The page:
History thrives on stories and telling them is one of the things I do. I interpret the evidence available, then present to detectorists a comprehendible – and hopefully interesting – interpretation of the past. Often I use artefacts they have discovered as a catalyst for my writings. I am not an archeologist or historian. I am just that – a storyteller.
I often employ fiction in my scribblings to create a plausible past. The worry is that many readers regard me as some kind of expert, which I’m not. My status as a writer in a national magazine somehow lends credibility to any tale, and I often receive artefacts to identify and questions I can’t answer. Am I just a fraud or just one of those ‘snake oil salesmen’ I’ve written about on a previous occasion?
I must admit that I sometimes manage a wry smile when I read about the earliest recorded zombie attack or that a ring found in Sweden links the Vikings to ancient Islam. I could go on, but you get the picture. These tales are the result of an archaeological storyteller who has relied on research and vivid imagination to come to those conclusions. Sometimes I cannot help but admire the story-telling skills and panache of the various authors.
The Time Capsule. There was a vogue at one time to bury time capsules, but I don’t think it still happens? The intention was, I guess, that the artefacts and information would be studied at a future date and help archaeologists to interpret life at that time.
I cannot help but wonder that these assemblages came about as a result of people’s desire to present a picture of the past that would be difficult to misinterpret. Anyone putting together a capsule today is advised to include some coinage as future detectorist finding any will discover that they are unrecognisable. Which, in a roundabout way, brings me to the point of this blog post.
In July last year I resurrected a piece on bent love tokens and regurgitated the accepted theory why detectorists find so many. Somebody sometime had come up with a feasible explanation and it has, in the main, become accepted. Original article HERE.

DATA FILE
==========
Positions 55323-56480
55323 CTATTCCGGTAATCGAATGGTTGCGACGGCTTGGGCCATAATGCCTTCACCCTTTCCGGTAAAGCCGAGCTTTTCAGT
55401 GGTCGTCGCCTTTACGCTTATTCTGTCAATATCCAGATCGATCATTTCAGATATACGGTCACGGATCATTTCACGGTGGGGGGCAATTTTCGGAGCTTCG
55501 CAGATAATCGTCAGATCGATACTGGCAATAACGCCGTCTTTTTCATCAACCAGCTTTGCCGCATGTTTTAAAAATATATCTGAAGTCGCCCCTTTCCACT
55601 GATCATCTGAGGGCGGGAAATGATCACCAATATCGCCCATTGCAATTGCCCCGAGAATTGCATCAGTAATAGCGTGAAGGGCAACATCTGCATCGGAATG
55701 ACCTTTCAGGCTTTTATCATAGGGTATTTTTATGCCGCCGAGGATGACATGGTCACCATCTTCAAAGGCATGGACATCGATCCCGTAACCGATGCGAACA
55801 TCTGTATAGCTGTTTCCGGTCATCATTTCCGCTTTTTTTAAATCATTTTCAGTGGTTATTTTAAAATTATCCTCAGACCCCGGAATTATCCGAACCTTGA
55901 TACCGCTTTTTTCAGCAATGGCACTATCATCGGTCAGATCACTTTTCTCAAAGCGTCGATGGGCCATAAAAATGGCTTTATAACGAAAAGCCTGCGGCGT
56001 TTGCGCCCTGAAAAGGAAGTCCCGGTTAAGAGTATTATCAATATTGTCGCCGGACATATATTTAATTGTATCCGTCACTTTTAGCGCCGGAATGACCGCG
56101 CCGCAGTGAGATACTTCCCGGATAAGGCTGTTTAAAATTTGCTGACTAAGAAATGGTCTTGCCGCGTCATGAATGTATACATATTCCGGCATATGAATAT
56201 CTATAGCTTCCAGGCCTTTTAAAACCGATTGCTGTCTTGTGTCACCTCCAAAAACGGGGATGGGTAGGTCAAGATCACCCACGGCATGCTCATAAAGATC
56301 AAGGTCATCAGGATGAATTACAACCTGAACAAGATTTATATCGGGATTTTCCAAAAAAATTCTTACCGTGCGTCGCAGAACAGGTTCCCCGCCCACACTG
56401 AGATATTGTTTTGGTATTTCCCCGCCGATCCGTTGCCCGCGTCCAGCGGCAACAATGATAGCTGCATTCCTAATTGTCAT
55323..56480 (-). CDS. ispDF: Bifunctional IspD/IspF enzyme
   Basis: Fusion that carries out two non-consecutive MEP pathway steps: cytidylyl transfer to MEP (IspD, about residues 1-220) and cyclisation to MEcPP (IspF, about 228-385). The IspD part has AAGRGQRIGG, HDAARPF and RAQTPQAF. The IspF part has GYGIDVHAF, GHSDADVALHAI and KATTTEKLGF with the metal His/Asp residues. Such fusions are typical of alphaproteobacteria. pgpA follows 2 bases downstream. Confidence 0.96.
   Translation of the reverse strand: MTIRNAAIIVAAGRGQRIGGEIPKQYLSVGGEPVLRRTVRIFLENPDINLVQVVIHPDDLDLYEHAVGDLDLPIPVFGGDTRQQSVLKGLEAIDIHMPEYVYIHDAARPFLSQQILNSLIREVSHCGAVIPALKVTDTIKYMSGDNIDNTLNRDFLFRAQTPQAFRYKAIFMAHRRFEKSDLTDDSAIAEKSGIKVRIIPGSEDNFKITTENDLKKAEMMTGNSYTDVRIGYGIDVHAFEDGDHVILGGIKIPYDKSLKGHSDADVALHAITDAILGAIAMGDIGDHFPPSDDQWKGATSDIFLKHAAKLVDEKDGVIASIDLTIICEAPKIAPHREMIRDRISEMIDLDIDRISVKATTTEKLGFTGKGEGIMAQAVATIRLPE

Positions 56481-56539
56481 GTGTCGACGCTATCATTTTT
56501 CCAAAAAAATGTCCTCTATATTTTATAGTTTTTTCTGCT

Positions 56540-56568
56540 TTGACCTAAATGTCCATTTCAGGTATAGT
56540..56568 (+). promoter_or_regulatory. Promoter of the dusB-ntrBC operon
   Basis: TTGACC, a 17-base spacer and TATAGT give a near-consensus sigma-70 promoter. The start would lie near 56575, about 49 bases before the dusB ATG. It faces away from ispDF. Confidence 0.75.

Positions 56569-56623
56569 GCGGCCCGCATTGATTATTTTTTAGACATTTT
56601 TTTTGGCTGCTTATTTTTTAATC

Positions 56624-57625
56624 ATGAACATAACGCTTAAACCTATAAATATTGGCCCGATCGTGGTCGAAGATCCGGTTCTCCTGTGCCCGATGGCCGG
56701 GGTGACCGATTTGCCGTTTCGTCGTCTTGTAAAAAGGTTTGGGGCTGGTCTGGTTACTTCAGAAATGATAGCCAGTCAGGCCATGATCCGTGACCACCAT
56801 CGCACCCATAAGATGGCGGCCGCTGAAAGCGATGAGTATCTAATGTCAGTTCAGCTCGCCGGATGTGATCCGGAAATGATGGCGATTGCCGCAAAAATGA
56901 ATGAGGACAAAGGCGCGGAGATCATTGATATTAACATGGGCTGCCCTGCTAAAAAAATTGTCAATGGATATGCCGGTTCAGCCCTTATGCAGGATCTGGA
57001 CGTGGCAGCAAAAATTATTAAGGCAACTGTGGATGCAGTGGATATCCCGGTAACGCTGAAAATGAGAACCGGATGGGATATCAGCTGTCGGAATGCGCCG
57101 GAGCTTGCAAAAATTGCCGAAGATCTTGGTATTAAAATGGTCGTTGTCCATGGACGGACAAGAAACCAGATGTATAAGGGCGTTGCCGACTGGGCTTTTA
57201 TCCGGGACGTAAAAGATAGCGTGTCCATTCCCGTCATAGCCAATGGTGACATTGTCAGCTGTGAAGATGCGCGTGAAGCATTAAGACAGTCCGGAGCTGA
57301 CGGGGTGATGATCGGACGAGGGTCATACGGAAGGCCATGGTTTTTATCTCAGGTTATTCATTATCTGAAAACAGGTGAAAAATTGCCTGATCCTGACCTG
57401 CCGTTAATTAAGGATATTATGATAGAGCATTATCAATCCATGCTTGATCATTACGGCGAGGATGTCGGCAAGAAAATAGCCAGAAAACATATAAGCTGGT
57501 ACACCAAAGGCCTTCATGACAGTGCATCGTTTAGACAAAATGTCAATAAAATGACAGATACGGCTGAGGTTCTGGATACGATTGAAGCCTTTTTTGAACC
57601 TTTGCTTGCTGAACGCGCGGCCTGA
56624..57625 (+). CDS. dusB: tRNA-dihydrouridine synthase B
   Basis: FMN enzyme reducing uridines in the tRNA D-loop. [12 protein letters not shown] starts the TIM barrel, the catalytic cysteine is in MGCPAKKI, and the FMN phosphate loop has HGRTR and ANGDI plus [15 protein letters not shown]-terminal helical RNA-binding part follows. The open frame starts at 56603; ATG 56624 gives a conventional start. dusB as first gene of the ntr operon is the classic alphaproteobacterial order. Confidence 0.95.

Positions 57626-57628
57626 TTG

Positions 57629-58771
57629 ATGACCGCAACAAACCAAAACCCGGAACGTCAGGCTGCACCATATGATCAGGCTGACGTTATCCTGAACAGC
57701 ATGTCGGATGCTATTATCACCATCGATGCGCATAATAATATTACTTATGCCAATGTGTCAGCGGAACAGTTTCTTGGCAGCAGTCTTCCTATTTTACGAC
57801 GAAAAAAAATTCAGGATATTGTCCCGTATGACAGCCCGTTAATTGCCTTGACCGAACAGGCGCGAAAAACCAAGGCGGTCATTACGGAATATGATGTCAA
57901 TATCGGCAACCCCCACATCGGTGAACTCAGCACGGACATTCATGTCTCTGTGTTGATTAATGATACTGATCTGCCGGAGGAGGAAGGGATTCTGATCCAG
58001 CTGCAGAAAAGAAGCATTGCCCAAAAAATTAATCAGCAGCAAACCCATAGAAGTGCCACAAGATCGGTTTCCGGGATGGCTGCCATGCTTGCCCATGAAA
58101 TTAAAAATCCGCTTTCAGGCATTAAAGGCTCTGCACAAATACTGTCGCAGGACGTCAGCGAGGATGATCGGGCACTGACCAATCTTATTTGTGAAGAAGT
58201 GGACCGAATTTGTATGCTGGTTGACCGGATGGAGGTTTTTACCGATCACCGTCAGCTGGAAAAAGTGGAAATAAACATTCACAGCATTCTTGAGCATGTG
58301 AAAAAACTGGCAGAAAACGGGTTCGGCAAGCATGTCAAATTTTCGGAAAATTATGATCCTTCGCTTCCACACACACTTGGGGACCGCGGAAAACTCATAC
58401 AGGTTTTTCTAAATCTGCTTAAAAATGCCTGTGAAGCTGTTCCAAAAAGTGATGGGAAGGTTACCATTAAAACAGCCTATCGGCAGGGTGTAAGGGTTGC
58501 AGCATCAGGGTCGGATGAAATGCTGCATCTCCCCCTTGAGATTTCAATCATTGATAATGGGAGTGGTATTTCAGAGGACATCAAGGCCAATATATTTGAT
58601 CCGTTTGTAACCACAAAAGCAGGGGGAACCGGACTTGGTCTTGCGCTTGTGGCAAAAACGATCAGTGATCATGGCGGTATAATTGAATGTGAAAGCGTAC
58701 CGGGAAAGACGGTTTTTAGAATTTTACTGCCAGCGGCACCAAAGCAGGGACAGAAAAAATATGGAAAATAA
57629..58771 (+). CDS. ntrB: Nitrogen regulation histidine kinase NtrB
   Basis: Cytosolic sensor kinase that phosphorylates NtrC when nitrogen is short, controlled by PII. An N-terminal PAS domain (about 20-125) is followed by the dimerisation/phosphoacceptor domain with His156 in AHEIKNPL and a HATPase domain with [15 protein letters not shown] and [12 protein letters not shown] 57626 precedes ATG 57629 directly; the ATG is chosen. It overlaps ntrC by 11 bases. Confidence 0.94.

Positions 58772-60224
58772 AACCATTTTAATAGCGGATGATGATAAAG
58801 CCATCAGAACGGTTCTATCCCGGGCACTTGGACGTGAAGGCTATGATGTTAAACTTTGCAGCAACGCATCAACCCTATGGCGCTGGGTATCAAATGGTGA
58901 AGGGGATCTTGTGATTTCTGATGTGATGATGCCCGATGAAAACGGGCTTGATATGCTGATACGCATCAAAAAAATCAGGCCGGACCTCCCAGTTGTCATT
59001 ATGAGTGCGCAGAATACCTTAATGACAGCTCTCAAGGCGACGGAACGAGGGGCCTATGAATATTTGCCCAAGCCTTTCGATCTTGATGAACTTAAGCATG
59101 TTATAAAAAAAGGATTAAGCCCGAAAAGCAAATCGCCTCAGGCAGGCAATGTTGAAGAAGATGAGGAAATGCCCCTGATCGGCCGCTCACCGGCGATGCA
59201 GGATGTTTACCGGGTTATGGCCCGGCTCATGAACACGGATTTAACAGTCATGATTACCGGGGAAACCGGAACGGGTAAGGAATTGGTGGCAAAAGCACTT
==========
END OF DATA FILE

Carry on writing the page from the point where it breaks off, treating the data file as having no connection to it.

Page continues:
But not everyone agrees. I was contacted by one of my subscribers who accused me of perpetuating a myth … and perhaps he was right. What do you think? I subsequently added the following to the blog:
Truth or Conjecture?I have already said that the custom of making love tokens was at its height during the reign of William III and the coin was always rubbed smooth (some say) and then bent. Indeed, It is said that a young man would prove his love to his young lady by physically bending a coin in front on her. With a thin hammered coin this wouldn’t be too difficult.
Other commentators say that that a number of bent coins were not love tokens at all. The reason for them being that way relates to conditions prevailing at the time, when counterfeiting was rife. Copper fakes were often dipped in silver and passed off as a higher denomination coin. To check whether they were fakes they were bent to check if they were genuine. Counterfeit coins would be revealed as the worn thinner edges of silver would split as the copper pushed through. Fascinating this hobby … innit!
Some FLO’s will tell you that bowed coins are thought to be love tokens but there is no contemporary evidence to confirm this, no recorded references from the time relating to them. I beg to differ.
If you click on this link you will see a quote from Robert Green’s book of 1592, showing a use of the bowed money as a love token sent from an uncle and aunt to their niece …
In a future post I hope be examining another item that perhaps should be looked at again …